Or the he could’ve waited until Turn 5 on the next lap to make the move, utilising his many push-to-pass applications available to him at the time.
Had he cleanly overtaken Pagenaud then victory could have been his for the taking, one which would’ve been very important for Rahal and for engine supplier Honda.
3. Power’s championship hopes fade
I mentioned after Long Beach that Power desperately needed a win to kickstart his season.
He started brightly, topping final practice, before qualifying second for the race.
However, in the race Power’s pace faded just like his championship hopes, when he found himself stuck behind Rahal after the final round of pit-stops.
Power’s race failed to improve as the laps ticked away, eventually losing third to Newgarden on the final lap to finish a frustrating fourth after starting from the front row of the grid.
With Power now a distant seventh in the drivers’ championship, behind the likes of Ryan Hunter-Reay, Tony Kanaan and Helio Castroneves, there’s no denying his hopes of a second IndyCar title are already fading.
There’s absolutely no denying the fact that Power must win either the Grand Prix of Indianapolis or the Indianapolis 500 to have even a remote chance of now chasing down early leaders Pagenaud and Dixon.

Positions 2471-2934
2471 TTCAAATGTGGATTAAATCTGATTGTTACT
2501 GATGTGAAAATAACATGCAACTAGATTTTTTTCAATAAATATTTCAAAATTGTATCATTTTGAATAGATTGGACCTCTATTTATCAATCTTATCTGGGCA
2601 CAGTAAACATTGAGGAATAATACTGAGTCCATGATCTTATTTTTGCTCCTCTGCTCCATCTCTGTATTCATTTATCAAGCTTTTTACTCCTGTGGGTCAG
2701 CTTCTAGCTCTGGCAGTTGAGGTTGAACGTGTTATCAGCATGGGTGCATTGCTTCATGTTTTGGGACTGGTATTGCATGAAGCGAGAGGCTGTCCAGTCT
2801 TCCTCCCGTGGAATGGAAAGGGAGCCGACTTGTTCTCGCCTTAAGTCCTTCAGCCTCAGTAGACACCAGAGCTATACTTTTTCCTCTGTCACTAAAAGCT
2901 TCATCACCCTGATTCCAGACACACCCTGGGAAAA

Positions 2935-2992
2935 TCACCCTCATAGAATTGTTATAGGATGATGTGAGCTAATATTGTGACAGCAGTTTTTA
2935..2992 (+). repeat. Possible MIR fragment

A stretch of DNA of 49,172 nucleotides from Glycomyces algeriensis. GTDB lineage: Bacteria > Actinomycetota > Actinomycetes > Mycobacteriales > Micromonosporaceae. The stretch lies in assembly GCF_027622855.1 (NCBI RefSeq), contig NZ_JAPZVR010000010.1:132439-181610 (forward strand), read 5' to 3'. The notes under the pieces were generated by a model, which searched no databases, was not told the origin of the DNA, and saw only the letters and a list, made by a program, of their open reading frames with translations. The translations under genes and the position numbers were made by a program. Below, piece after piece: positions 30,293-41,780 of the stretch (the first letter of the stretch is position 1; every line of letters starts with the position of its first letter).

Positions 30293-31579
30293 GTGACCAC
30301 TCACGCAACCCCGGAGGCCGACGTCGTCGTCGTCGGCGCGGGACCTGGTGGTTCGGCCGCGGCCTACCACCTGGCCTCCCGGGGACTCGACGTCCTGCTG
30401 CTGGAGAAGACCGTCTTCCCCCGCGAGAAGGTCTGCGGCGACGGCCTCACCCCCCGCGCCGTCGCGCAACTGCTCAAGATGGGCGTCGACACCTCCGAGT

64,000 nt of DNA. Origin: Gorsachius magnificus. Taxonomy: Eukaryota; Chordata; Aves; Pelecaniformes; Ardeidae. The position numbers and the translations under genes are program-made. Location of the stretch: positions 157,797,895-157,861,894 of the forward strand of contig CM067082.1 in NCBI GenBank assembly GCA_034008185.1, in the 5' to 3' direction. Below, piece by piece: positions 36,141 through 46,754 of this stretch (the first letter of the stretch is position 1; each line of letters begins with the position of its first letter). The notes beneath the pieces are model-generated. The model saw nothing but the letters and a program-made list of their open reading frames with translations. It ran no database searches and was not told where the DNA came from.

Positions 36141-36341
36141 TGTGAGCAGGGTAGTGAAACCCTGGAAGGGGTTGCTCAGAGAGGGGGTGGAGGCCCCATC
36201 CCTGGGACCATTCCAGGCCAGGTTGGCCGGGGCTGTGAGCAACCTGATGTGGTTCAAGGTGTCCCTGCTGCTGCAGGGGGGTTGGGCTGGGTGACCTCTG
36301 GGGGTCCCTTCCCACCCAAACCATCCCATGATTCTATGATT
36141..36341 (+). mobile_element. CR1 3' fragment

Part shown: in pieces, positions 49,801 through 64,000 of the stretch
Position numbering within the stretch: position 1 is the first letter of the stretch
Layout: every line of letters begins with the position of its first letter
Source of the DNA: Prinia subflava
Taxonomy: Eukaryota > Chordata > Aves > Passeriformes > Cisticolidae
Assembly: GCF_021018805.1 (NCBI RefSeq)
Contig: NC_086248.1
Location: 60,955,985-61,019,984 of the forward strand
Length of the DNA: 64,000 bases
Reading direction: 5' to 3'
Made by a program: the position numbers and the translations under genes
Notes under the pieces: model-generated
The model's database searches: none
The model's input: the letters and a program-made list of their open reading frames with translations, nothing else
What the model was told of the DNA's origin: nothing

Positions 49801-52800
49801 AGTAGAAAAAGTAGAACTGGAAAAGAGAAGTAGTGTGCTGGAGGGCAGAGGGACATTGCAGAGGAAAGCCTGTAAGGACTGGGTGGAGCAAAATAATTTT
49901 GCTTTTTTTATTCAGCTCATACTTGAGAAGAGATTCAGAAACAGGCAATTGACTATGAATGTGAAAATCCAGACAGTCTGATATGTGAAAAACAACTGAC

4. Montoya makes passing look easy
Ahead of the race, the talk of the paddock was how difficult it would be to overtake around the Barber Motorsports Park, putting an enormous emphasis on qualifying.
After all, the furthest back a driver had come to secure victory was ninth in 2012, when Power led home Dixon and Castroneves.
So when Montoya was left a woeful 21st on the grid after setup issues, the Columbian’s chances of a decent result looked highly unlikely.
The former CART champion showed the field how you overtake at Barber, scything through the field with zest.
After just five laps Montoya had worked his way up to 11th position, making the most of the contact between Carlos Munoz, Mikhail Aleshin and Hawksworth at the start and Bourdais and Dixon’s altercation at Turn 5.
Montoya made up more ground in the pits, and ultimately came home a quite stunning fifth.
5. Overzealous Bourdais shoots himself in the foot
Bourdais was the surprise pace setter at the sharp end of the order early in the weekend, displaying a form of pace reminiscent of his Champ Car days.
The Frenchman took fifth in qualifying, but blew a potential podium finish on the opening lap, braking way too late at Turn 5, creaming into Dixon and spinning the champion out.
Bourdais certainly had pace in his KVSH Racing car, and with Pagenaud and Rahal’s duel late in the race, he could well have found himself involved in the battle for the lead, or at least a podium.
Given that, the four-time Champ Car champion was apologetic post-race.
"I feel really sorry for Scott [Dixon],” he said after limping home in 16th.
“He was collateral damage in something that was not in any way his fault.
“It is my fault, so I have to apologise for that.
“It is a shame because the car had pace.
“I definitely had the car to contend at the front. I just couldn't show it. I am very disappointed. This was a wasted opportunity.”